Are You Going to Paul Curreri[CD]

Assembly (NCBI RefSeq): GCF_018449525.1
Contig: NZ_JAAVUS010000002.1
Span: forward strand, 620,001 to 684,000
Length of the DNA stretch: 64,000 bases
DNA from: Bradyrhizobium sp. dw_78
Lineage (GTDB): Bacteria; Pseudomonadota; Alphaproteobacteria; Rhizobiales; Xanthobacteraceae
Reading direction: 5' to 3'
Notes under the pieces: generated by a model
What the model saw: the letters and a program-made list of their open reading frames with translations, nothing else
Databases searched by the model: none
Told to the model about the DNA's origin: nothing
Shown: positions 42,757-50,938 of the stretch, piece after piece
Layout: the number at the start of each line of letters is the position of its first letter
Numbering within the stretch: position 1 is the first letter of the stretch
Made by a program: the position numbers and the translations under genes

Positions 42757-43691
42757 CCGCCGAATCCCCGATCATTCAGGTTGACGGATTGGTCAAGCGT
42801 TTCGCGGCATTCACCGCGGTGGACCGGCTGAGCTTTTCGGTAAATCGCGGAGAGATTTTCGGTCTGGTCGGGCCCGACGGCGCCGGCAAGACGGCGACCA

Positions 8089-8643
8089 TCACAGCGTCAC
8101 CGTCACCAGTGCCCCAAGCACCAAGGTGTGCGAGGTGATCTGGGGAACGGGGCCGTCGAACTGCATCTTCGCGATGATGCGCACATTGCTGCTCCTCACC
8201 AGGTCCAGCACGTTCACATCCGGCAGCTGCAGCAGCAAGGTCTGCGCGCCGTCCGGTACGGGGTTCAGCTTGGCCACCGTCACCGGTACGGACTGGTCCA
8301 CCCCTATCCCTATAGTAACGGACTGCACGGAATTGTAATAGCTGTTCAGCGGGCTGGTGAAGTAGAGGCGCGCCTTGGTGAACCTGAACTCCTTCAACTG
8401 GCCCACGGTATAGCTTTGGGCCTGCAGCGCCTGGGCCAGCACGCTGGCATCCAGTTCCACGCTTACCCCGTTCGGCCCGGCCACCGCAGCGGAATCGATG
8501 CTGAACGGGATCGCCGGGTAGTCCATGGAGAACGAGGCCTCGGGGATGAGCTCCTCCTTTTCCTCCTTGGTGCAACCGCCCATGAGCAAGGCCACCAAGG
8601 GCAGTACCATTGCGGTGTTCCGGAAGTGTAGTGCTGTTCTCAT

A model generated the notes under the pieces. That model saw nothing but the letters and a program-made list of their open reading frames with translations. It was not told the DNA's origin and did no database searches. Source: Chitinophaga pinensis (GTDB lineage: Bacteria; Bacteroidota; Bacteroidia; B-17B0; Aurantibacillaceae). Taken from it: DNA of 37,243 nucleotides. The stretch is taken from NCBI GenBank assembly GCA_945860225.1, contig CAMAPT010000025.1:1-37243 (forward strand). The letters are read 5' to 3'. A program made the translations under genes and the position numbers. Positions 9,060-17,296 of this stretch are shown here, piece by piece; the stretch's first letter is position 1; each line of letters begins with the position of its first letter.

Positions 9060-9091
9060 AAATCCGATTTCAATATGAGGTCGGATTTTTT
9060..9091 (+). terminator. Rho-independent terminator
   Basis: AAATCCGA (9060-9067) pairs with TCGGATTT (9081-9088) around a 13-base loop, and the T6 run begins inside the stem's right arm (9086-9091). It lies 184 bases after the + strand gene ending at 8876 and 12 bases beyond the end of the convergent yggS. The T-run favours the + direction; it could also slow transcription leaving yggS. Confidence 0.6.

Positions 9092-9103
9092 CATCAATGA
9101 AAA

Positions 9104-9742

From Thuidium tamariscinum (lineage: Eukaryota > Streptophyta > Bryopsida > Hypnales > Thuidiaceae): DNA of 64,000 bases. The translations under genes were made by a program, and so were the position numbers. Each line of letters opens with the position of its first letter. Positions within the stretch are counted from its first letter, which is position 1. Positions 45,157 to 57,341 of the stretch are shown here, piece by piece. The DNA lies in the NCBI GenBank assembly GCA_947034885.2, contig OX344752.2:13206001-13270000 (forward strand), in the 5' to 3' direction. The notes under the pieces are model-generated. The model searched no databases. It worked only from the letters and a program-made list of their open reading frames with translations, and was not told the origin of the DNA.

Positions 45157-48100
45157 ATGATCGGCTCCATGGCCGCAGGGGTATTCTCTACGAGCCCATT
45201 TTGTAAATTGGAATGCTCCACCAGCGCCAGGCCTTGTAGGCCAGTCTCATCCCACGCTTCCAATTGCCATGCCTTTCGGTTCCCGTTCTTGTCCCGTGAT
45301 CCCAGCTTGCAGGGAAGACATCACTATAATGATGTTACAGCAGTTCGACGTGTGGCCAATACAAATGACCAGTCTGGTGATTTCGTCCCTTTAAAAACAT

FROM AMERICANA-UK: 'FIRST ELEC. OFFERING FROM VA NATIVE LEAVES A WARM GLOW... It's the fourth album for Paul Curreri, and he's all plugged in and raring to go. Recorded live in Charlottesville, Virginia, Curreri's home state, this is impressive stuff for sure. Joined by a couple of the town's notable jazz musicians, we are treated to twelve Curreri originals and one Duke Ellington cover ("Azalea"), all of which excite, enthrall, and entertain in equal measure. A complicated paradox, Curreri, on the one hand plays with a confident swagger and nonchalant ease that borders on arrogance. Yet unravel these complex rhythms and delicate melodies, and at their core lies a fragile tunesmith with heart on his sleeve, just happy in his own heady world of old-time jazz and stark country blues. A storyteller at heart, and one of those rare performers able to intoxicate an audience at will, we get to experience both here. "The Island Drag," a new track bears all the hallmarks of a Curreri gem complete with slow burning spiral guitar and cunning lyrical wordplay. "Hawkmoth" can be filed under "inspired country blues" whilst Ellington's "Azelea" sounds like it was penned yesterday by Curreri himself. A regular visitor to these shores Curreri is an awesome live performer and one not to be missed next time around. For the time being this will more than suffice. 'Are You Going To Paul Curreri?' - yes Sir, you bet!' ******** Paul Curreri, the thirty-year-old guitarist and songwriter from Virginia, unveils his fourth album, Are You Going To Paul Curreri, this March on Brooklyn's City Salvage Records. "Hallelujah in a shoebox, y'know? Charlottesville, Virginia! It felt good to lay this down at home," Curreri says. "My wife was there and everything." Having released three previous records to international acclaim, it is perhaps Curreri's spirited live efforts that continue to most captivate audiences and critics alike. "At once spontaneous and poetic, twisting guitar parts, and shuffling rhythmic patterns. Playing unpredictably, altering his phrasing, his routines thankfully haven't been hammered into regular shape.' - The Independent (UK) Are You Going To Paul Curreri, recorded in a single evening in late January, finds Curreri in fantastic form. Backed by two of Charlottesville, Virginia's most versatile jazz musicians - Randall Pharr on electric bass, and Spencer Lathrop on drums - Curreri proves he's perhaps even more instinctive & emotive on the telecaster than his usual touring instrument of choice: an HD-28 Martin acoustic. "Yeah, yeah, yeah, 'going electric.' A friend suggested I call the record 'Judith!,'" he laughs. "What can I tell you? It's all I play at home." It shows. Older favorites, such as 2003's already rollicking "If Your Work Is Shouting," (Songs for Devon Sproule, produced by Rykodisc recording artist, Kelly Joe Phelps) are here heroically defibrillated through the roof. With guitar bending and Lathrop's drums racing rockabilly, Curreri sings, "If your work is shouting / From sun up to sun down / Take care in time / A shouter you'll become." Sonically building and continually inventing, the piece dares one to stop for breath. "The Island Drag," one of the album's three new songs, features a spooky guitar hook that underlies a claustrophobic and ferocious tale of limited physical and musical square footage in a foreign land. "God have make the sky not like the island: / Endless feathers flap with room to fly. / Think if every time a bird he long to take off / He have to wait for older bird to die." Of the song's antagonist, Curreri growls, "My hooks? I bait it with his fingers. / The stars above? I chew and spit his eyes. / I'm gonna mush his voice and pour it into bullet / And then never even let that bullet fly." Quickly changing gears, Curreri then introduces the next song: "Dear Mr. Duke Ellington, you wrote my favorite song. It's the one that makes me love everybody ...almost everybody." A beautifully heartfelt rendition of The Duke's "Azalea" follows - Curreri only momentarily stepping aside from the piece's sweetness for two bars of blistering solo barrage. Bassist Randall Pharr sounds particularly at home here. "Man, Paul sure sings that one something joyful," he says. "Lonesome as it gets, too." And for the avid audiophile, Curreri continually makes nods to his various influences, dropping musical breadcrumbs throughout the record. In the album's instrumental kick-off alone, we hear momentarily glimpses of John Fahey's version of "In Christ There Is No East Nor West," Gus Kahn's "I'll See You In My Dreams," and John Hurt's "Pay Day." Chuck Berry, Elizabeth Cotton, Bob Marley, Thelonius Monk, and Ali Farka Toure also make subtle appearances. "It's to Dave Van Ronk's credit really," Curreri says. "His records taught that wearing the past on your sleeve is honorable, to be grateful... and at the same time, to roll that sleeve up and really push forward." "I think this concert pushed forward," he continues. "But still, I'm always waiting round for ghosts... on the lookout for them. 'Cause when I feel them out there, that sure means a lot to me. It's playing music. There's a lot of thanks and love involved." Raised in Richmond, Virginia, Paul now makes his home in Charlottesville with songwriter / guitarist Devon Sproule (the two were married in May of 2005). Curreri grew up playing music but ended up enrolling at Rhode Island School of Design to pursue painting and film. While Curreri credits his experiences at art school with developing his ability to observe and record the visual world, soon his true passion began to rise to the surface. By the time Paul graduated from RISD, he'd composed over 200 songs on guitar and piano. Turning down a job at MTV he set to work carving out a life as a musician. His acclaimed debut for City Salvage Records, From Long Gones To Hawkmoth, was released in 2002 ("Curreri brings a renewed eloquence to the medium... exquisite." - The New Yorker). A triumphant follow-up, 2003's Songs For Devon Sproule was hailed as "one of the very finest records in awhile. And, I don't mean just in this genre. I mean, any genre." - Vintage Guitar Magazine. 2004's The Spirit of the Staircase found the artist continuing to shoulder into new lyrical and musical terrain ("Curreri has sculpted a direction of his own, furrowing a sonic field which few musicians would be admitted to at this time. Dexterous guitar work and hushed insight, full of soul and (at last) originality. ' - Americana-UK). With clarity of vision, & astoundingly visceral playing and singing, Are You Going To Paul Curreri may be Curreri's most vibrant statement to date. Freshly transforming older numbers, boldly interpreting two cover pieces, and stretching further than ever with new songs, the album manages to corral a multitude of sides of this young Virginian's ever-brightening career. Yes, we are going to Paul Curreri.